After what had happened in the parking lot, I kept all my new dolls with their perfectly in-tact noses pristine in their boxes, lined up against the wall in my bedroom. I'd take them out to play, but when I was done I put them back in their packaging. To be safe, I never brought them to the parking lot or playground, to school or sleepover parties. And I gave Christina Eartha to my sister so I wouldn't have to be confronted with her chipped imperfection anymore.
A day after the FedEx man had delivered my iPhone, it still sat on my kitchen chair in its box, plastic wrap and all.
At first I hadn't wanted an iPhone. As someone who was addicted to checking email, I didn't think it would be good for me to be able to check it all the time. Also, I prided myself on not needing shiny new things. And then, just as suddenly as I'd needed to have a Cabbage Patch Kid, I needed to have an iPhone. But as someone who was broke, I couldn't afford one or the higher monthly phone bill from having a data plan.
However, this year for my birthday, I got a gift a money to buy an iPhone, and another gift of money to pay for the first month of my higher data plan phone bill. Plus my old non-smartphone, which I liked to refer to as my low self-esteem phone, would shut off for no reason when I was in the middle of a call or composing a text, so I had no more excuses. At last, I took the leap and ordered an iPhone 4S.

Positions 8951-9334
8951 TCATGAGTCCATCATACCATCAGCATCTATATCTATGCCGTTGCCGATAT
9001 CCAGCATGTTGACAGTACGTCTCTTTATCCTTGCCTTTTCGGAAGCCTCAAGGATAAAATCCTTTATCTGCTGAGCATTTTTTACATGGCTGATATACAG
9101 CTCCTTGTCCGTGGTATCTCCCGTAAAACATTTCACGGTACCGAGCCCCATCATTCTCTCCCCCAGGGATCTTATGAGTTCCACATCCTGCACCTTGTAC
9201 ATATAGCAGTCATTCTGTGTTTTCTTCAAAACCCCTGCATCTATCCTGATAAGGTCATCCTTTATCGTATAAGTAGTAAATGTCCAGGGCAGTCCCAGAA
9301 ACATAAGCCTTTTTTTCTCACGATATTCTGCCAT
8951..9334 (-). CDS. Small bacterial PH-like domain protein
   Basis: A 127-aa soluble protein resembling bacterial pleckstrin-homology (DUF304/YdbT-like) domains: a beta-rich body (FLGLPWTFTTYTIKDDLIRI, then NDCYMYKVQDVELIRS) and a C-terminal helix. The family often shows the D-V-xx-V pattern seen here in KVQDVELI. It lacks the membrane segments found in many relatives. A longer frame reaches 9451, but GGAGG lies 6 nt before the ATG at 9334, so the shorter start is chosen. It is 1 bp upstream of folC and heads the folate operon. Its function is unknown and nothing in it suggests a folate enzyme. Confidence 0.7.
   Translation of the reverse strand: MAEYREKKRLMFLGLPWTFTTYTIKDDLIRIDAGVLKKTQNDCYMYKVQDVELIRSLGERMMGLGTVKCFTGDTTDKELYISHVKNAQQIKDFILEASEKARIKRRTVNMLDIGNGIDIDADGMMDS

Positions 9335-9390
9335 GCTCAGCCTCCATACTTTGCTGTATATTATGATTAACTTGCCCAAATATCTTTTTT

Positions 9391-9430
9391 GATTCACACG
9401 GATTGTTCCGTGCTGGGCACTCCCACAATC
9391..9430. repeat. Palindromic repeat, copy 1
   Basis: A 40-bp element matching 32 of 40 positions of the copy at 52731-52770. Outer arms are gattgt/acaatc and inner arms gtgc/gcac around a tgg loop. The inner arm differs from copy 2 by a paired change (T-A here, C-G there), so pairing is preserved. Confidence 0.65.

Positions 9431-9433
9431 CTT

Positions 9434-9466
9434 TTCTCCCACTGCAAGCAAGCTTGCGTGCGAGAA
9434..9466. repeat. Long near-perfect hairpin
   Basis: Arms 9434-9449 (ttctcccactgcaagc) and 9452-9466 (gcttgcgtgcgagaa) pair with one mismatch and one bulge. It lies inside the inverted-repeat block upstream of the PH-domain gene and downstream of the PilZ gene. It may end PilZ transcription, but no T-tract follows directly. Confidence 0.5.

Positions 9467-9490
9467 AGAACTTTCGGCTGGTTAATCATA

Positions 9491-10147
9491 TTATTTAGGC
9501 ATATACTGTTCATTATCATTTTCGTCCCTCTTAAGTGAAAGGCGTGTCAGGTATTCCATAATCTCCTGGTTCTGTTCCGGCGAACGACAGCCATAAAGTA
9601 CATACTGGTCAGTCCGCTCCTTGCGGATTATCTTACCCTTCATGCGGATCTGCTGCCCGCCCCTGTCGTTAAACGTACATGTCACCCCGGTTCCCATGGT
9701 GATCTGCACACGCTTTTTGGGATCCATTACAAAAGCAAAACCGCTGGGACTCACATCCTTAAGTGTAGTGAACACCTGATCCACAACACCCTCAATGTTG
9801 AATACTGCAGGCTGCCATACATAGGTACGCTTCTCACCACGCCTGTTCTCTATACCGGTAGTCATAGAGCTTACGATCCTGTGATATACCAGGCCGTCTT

After a week of sitting in its box on my chair, I finally unwrapped my new phone and reluctantly activated it. But I was afraid to play with my new toy. My strategy for dealing with being broke is depriving myself of nice, new things. So as much as I dislike my low self-esteem phone and poor self-worth ripped pajamas, having possessions that are falling apart feels comfortable and familiar. Having expensive things that could get ruined feels frightening.
Treating myself to new items that I can't afford to replace also sets off my OCD; I vigilantly protect my purchases and obsess over every scratch or knick, which robs me of my ability to enjoy them. So I was trying to delay the inevitable vigilance and obsession that was sure to accompany my new iPhone once it was out of the box and in use.
But with the exception of a few times when people reached for my phone and I thought, Take your hands off my Cabbage Patch Kid--um--iPhone!, I've actually been able to enjoy playing with my new toy. Not that I get my self-esteem from material possessions, but having a shiny new smartphone instead of my old broken stupid phone helps me feel more put-together, organized, and successful. And slowly but surely I'm dealing with the discomfort of letting go of self-deprivation as I replace my falling-apart possessions one by one. I'm learning to feel deserving of having nice new things, and safe enough to take them out of their boxes and into the parking lot of life to play.
*Name has been changed